Things are stepped down for the almost seven minute song; ‘Sometimes… Somethings Must Pass’, which sees the drums taking a backseat (equipped with brush sticks) to the reverbed, noise-dream strum tone of the guitar. This song is brilliant in that the band have built the listener up with one form of music and with this track, bring it all back down to its primitive, contemplative self; fantastic. The track ‘Find Something’ goes even deeper into the sound that the band toyed with at the beginning of the album; consisting of deep, rumbling drums and the echoed guitar. On ‘Find Something’ the band dive deep into the noisy swamp rock sound that has remained subtle in the music the entire time. At just before the three minute mark, however, the band bust into a fever-climb, where their riff gets faster and faster, more intricate and intricate, bouncing from the speakers; trancing out and out and building the sound. Eventually the sound tampers back down to its primitive chug and feedback, another clever and brilliant moment on the album. ‘Keyed In’ sounds like it could have come from any racing video game soundtrack in its intro; with its playful riff playing and subtle drumming… Then at around the one and half minute point, the experimental undertones of the album shine through brightly into the track, which folds into feedback and then finally a vast and humming strum that crescendos its way up only to fall back to its original playing riff, which then exceeds itself and becomes a wild tap of the snare and speedy playing. Then after all of that, the track ceases… Wallowing into the following track, ‘Starting Over’, begins with a sound similar to American band Shellac… But much more dirty. At this point, every piece of jaunting music from the entire album is pulled together for a just over six minute orgy of dwam-influenced psych-rock that takes the noise soundscape of past songs to higher levels.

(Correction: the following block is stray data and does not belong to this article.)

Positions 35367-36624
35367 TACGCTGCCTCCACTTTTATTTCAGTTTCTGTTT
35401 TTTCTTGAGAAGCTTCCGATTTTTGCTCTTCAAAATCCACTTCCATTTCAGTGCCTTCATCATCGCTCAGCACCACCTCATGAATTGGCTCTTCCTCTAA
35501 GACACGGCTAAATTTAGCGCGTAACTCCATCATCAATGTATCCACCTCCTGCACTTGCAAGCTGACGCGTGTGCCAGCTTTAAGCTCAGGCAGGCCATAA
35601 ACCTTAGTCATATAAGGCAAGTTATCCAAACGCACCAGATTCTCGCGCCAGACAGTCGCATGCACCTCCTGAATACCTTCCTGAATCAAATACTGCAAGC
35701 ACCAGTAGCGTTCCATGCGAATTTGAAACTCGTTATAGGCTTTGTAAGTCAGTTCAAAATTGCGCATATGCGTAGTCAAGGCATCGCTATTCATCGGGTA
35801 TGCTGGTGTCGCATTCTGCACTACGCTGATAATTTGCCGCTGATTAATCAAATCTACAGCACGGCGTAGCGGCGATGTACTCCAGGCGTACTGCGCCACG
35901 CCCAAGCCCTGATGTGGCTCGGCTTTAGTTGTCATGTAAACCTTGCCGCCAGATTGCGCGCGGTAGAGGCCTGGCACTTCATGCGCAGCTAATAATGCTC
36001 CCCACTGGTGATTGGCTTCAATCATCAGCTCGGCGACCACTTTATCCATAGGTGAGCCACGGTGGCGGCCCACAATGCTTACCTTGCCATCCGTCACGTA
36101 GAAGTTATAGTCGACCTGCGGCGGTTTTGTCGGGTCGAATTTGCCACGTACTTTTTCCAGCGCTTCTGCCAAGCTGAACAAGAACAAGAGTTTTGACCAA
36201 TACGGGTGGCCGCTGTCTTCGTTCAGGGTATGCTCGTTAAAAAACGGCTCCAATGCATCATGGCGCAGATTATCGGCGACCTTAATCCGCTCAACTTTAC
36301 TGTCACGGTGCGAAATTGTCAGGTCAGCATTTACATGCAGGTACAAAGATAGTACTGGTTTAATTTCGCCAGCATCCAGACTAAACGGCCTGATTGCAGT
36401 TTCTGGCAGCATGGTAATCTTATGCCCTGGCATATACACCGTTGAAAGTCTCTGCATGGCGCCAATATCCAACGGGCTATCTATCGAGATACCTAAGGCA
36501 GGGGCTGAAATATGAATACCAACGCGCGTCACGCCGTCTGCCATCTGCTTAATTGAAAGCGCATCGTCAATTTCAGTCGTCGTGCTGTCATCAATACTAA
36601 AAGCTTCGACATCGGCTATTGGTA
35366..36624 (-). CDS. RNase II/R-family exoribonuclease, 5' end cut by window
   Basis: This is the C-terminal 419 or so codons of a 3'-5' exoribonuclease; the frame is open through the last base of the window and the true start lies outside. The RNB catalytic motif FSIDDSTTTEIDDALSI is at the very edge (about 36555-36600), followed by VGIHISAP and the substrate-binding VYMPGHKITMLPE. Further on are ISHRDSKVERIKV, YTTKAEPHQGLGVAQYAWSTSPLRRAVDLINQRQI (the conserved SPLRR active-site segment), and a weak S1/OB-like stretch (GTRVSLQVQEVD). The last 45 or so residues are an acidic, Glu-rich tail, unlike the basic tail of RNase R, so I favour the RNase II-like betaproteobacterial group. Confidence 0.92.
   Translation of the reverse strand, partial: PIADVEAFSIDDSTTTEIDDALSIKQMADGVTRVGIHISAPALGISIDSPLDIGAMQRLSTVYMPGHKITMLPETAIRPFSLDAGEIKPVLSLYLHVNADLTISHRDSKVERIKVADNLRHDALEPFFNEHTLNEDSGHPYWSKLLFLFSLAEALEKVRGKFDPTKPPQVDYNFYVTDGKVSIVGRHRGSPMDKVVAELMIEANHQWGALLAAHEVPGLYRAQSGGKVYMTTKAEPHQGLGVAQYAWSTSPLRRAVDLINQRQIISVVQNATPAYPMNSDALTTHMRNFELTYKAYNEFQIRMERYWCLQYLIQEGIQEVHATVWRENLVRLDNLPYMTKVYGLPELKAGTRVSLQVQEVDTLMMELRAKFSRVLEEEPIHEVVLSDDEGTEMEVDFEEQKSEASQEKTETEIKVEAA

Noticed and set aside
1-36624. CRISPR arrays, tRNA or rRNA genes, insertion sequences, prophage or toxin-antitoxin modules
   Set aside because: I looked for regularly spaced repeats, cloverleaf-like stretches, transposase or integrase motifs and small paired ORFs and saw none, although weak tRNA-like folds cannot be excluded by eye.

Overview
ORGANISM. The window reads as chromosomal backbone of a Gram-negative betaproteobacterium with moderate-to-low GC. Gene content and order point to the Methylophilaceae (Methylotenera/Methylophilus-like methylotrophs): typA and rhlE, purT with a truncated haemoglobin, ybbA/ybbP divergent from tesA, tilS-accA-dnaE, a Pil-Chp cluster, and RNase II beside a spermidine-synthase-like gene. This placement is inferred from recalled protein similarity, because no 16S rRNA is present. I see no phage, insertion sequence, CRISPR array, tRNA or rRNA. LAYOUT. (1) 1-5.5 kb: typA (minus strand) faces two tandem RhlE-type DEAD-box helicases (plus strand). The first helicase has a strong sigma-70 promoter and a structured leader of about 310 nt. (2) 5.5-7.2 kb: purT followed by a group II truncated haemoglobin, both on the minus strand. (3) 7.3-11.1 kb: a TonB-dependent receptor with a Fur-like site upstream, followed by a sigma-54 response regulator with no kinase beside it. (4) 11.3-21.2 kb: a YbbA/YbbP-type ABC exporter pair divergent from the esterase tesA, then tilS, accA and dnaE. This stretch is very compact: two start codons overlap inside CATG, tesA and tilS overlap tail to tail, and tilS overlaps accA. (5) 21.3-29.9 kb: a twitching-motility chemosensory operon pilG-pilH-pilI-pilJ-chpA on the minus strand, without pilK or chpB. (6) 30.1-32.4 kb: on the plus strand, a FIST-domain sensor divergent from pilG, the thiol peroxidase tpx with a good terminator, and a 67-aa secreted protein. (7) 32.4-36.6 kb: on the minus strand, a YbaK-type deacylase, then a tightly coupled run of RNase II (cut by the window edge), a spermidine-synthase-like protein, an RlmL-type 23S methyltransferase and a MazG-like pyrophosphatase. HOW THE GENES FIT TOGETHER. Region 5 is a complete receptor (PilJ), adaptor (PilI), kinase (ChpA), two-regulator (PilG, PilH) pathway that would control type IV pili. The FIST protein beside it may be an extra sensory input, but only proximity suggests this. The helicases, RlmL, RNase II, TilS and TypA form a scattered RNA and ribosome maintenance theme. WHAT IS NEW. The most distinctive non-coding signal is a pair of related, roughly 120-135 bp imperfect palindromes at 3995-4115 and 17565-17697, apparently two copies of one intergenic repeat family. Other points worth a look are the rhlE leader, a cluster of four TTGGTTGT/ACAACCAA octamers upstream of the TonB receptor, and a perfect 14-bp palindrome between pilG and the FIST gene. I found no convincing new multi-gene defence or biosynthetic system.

The album concludes with the sonically epic track, ‘Made a Mountain’, the album highlight and most monster track; weighing in at over seven minutes. Here, Fraudband explore their deepest tribal desires, placing the audience in lucid confusion of white noise-style background sound and utilizing their great talent; writing songs that seem simple-minded, but become their own beasts with every listen. When ‘Made a Mountain’ concludes, the listener feels like they have just run a marathon, while at the same time seeking answers to the questions the album has just posed. I feel like this is the sort of album that should come with a mode of suggested listening; and that is to listen to the entire album in one sitting, at least initially, so that one may listen to its power and transcendence over the audience as each song ties into the following.